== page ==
The 1974 Quidditch World Cup was an international Quidditch sporting event that took place in the summer of 1974. It was the 417th edition of the World Cup. It was won by the Syrian Quidditch team.
At the time of the World Cup, the International Director of the ICWQC was Royston Idlewind, a former Chaser who was part of the Australian Quidditch team when they won the Quidditch World Cup in 1966. Since he had been appointed to the post, he had been introducing a series of draconian regulations regarding crowd control, the worst of which was the ban of all wands from the stadium except those carried by ICWQC officials, something that earned him the wizarding world's dislike and distrust.
Many fans threatened to boycott the 1974 World Cup in protest, but seeing as empty stands were Idlewind's secret ambition, their strategy was not effective. The World Cup duly commenced and the crowds that attended carried with them not their wands, but a new style of musical instrument called a Dissimulator: a tube-like object that issued bright lights and colourful puffs of smoke in national colours and emitted loud cheers for the teams being supported. For the first few matches of the tournament, very few wizards showed up, but those that did brought along Dissimulators, enlivening the match considerably. The Dissimulator craze grew, as did the crowds.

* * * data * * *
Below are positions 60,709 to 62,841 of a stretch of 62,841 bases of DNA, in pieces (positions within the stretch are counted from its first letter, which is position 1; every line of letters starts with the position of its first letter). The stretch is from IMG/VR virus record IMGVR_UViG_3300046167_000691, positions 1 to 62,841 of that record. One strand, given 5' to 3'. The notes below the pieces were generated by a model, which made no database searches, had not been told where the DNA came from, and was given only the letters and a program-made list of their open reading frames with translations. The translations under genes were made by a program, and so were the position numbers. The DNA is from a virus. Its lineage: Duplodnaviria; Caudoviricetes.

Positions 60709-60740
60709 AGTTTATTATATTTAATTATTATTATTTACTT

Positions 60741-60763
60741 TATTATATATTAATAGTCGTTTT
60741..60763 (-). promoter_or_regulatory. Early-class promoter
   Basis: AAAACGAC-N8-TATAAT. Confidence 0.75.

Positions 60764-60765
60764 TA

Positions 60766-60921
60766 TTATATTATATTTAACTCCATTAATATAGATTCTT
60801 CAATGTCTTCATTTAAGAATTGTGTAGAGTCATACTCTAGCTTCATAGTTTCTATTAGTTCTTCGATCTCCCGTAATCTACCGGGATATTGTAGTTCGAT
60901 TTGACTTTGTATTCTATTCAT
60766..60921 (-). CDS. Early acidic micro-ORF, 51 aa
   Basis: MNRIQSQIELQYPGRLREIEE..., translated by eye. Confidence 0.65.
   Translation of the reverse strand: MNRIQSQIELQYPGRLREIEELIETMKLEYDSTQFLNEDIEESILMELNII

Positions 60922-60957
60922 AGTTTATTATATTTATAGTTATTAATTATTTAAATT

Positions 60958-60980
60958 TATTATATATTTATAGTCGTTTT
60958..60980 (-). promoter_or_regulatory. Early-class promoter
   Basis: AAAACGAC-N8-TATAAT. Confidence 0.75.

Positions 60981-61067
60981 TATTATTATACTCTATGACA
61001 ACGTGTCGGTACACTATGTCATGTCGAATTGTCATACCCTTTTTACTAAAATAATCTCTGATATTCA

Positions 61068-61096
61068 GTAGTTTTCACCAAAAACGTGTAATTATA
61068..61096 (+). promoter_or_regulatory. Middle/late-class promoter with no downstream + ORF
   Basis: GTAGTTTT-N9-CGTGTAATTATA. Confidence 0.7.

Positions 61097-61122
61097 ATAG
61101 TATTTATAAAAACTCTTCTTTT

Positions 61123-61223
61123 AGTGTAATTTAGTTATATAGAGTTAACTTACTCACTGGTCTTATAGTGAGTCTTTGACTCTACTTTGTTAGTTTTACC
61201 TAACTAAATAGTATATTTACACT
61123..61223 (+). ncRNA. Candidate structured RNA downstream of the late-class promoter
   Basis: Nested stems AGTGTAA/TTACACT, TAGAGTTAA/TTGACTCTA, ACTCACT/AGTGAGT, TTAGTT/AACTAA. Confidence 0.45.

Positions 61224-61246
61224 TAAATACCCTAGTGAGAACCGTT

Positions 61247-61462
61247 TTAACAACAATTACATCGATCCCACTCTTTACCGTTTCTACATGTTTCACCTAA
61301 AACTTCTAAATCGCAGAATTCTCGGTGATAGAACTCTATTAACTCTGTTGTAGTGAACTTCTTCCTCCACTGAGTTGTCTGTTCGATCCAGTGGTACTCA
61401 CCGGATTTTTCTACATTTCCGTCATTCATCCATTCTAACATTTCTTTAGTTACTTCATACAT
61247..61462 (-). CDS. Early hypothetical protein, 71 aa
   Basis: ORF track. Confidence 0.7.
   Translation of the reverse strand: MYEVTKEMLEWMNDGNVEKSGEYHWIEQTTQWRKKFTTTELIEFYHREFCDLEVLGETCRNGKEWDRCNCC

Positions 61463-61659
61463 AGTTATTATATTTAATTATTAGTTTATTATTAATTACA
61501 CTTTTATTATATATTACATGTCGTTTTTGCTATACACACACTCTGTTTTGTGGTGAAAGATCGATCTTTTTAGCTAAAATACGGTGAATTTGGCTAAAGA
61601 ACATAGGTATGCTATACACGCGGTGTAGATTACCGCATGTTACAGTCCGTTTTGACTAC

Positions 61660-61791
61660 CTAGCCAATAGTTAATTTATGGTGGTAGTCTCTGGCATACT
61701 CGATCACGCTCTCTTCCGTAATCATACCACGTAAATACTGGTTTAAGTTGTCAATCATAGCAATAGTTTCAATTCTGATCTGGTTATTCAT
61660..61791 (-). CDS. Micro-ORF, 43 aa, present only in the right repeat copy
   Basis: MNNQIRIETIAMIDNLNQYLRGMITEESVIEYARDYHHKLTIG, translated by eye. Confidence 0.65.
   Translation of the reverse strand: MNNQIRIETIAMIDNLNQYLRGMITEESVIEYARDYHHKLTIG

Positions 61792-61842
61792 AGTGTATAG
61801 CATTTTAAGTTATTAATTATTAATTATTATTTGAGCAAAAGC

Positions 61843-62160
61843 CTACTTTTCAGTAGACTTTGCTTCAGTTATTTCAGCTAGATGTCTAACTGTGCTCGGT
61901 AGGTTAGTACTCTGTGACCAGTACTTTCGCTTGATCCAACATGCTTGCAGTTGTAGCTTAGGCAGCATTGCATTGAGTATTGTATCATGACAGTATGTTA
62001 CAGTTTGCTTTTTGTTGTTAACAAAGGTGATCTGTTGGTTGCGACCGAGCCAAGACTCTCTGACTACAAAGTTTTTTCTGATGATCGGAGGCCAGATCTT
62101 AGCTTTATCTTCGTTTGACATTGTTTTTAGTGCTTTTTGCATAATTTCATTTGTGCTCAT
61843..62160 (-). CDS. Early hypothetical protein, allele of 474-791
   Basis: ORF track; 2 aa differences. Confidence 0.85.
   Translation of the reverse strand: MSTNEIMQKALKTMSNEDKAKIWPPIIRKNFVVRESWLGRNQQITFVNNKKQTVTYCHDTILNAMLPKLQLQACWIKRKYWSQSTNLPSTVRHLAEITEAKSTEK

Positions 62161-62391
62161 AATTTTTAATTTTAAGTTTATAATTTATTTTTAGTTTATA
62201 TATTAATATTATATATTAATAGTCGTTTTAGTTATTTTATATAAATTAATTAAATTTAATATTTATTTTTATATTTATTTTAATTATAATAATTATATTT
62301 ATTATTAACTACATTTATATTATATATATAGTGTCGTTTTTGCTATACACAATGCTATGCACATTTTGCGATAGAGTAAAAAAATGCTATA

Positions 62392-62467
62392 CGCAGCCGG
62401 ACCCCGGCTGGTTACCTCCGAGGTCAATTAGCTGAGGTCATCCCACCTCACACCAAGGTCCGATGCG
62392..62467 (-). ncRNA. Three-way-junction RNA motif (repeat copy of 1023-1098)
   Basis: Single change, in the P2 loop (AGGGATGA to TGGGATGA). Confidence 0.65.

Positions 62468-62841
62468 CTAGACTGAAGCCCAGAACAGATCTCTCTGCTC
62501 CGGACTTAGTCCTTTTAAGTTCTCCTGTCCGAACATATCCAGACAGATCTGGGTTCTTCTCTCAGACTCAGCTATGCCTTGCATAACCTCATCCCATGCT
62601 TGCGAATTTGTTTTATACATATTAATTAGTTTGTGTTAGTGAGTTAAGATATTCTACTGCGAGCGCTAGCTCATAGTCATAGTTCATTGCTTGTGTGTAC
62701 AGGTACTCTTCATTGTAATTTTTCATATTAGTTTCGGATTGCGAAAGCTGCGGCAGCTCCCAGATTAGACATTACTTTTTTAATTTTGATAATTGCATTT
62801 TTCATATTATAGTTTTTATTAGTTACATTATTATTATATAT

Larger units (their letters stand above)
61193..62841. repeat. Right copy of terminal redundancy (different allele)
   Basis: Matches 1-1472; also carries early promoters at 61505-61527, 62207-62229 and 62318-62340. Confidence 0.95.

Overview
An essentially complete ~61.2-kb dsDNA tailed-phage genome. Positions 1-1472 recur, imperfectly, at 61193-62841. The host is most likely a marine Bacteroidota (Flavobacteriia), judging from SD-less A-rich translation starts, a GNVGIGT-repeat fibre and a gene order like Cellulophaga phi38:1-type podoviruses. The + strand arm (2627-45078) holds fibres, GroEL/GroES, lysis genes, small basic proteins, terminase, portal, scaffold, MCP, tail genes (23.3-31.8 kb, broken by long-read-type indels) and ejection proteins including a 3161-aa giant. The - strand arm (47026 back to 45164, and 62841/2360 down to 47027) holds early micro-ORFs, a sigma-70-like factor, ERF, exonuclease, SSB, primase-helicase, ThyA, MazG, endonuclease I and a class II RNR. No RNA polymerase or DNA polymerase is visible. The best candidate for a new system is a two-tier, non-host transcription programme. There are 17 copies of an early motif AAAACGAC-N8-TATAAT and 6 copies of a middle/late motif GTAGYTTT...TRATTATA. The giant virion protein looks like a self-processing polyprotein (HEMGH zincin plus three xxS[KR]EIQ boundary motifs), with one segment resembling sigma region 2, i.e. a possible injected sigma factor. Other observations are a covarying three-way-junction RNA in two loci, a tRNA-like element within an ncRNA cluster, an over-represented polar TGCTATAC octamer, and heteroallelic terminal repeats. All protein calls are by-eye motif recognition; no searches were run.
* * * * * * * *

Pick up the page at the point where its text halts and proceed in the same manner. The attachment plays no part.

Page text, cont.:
On the day of the final match between Syria and Madagascar, the stands were packed with a record crowd of wizards, each carrying his own Dissimulator. When Royston Idlewind appeared in the Top Box, a hundred thousand Dissimulators emitted loud raspberries turned back instantly into the wands they had been concealing all along. Humiliated by the mass flouting of his pet law, Royston Idlewind resigned immediately, amid celebrations.